‘The Elephant Man’ Takes The Stage At Manoa Valley Theatre

Co-directors Alexander Munro (left) and Paul Mitri

Co-directors Alexander Munro (left) and Paul Mitri

In theater, there is a term called a “spine” — which basically is a thematic concept that guides the creative decisions that are made throughout the play.

In their take on Tony-Award winning Broadway play The Elephant Man, Manoa Valley Theatre’s spine is this: “We are all freaks.”

“It’s a wonderfully evocative statement because it reveals that, if everyone is a freak, then no one is a freak,” explains Alexander Munro, who is co-directing the play alongside Paul Mitri. “We, as a society, have created what it means to be ‘normal’ or to be a ‘freak.’

The Elephant Man, written by Bernard Pomerance in 1977, is based on the true story of Joseph Merrick, who lived in London during the 1800s and suffered various skin and bone disorders that left him severely deformed. Merrick toured Europe as part of a freak show. When he was abandoned by his manager, he returned to London, where he was cared for by a doctor with whom he formed a close friendship.

Rob Duval and Paul Mitri star in ‘The Elephant Man'  ERICH STEINWANDT PHOTOS

Rob Duval and Paul Mitri star in ‘The Elephant Man’

The play runs at Manoa Valley Theatre through Dec. 4.

“The playwright deftly balances academic subjects (tropical medicine, Plato’s Theory of Ideas, morality) with lines that punch you in the gut,” Munro says.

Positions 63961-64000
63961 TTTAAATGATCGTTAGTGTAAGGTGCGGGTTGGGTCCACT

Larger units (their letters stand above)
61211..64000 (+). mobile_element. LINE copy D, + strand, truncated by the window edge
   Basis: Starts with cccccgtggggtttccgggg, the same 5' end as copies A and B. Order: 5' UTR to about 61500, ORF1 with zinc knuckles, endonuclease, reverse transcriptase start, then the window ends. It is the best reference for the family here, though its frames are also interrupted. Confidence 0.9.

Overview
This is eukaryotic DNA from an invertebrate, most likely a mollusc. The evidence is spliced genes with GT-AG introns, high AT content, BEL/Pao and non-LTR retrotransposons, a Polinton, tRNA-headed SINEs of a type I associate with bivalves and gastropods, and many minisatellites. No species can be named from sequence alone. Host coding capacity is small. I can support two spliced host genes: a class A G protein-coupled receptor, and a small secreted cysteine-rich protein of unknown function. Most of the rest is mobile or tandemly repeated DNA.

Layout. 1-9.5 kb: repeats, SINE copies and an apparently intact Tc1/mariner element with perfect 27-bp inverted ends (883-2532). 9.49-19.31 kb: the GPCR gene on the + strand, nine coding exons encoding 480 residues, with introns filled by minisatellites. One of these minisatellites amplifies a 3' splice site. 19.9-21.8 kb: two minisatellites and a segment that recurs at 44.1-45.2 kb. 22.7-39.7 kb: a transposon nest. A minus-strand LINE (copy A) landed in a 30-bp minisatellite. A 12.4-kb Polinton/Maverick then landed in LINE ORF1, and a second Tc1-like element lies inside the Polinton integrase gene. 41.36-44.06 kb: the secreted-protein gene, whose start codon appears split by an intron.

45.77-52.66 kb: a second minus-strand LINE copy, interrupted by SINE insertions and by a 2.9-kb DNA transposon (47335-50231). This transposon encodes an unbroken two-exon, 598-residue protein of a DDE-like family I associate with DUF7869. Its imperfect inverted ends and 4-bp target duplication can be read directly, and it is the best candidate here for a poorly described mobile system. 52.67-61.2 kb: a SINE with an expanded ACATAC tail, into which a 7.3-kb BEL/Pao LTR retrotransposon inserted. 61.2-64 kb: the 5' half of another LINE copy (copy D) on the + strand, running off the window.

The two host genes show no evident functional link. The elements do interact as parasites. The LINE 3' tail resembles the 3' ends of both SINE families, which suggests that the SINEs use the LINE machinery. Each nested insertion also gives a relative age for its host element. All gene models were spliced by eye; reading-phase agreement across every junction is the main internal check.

“As a director, I also love that it is a smart play, one that depends on simplicity in the scenes and no gimmicks or special effects,” adds Mitri, who also stars in the play as Merrick. “Everyone has to create their characters and commit fully.”

While The Elephant Man has seen various iterations of the years — including, most recently, a Broadway revival starring Bradley Cooper — the directors feel that their “spine” guided them to make decisions that set their production apart. For instance, their set design — constructed in collaboration with assistant director Michelle Pitel and set designer DeAnne Kennedy, they note — is comprised of three large staircases that the actors reconfigure throughout the play.

“The staircases, moved by our cast members, allowed us to physically show society constructing itself,” Munro says.

They also have included a pre-show that plays on the production’s themes.

“We hope this helps the story not be seen as just a ‘period piece’ but one which still is very relevant to our own society, especially in these times of heightened tensions and xenophobia,” Mitri adds.

The Elephant Man runs at 7:30 p.m. Wednesdays and Thursdays, at 8 p.m. Fridays and Saturdays, and at 4 p.m. Sundays through Dec. 4. Tickets cost $40 for general admission; senior and military tickets cost $35; and tickets for young adults age 25 and under cost $20. For more information and to purchase tickets, call 988-6131 or visit manoavalleytheatre.com.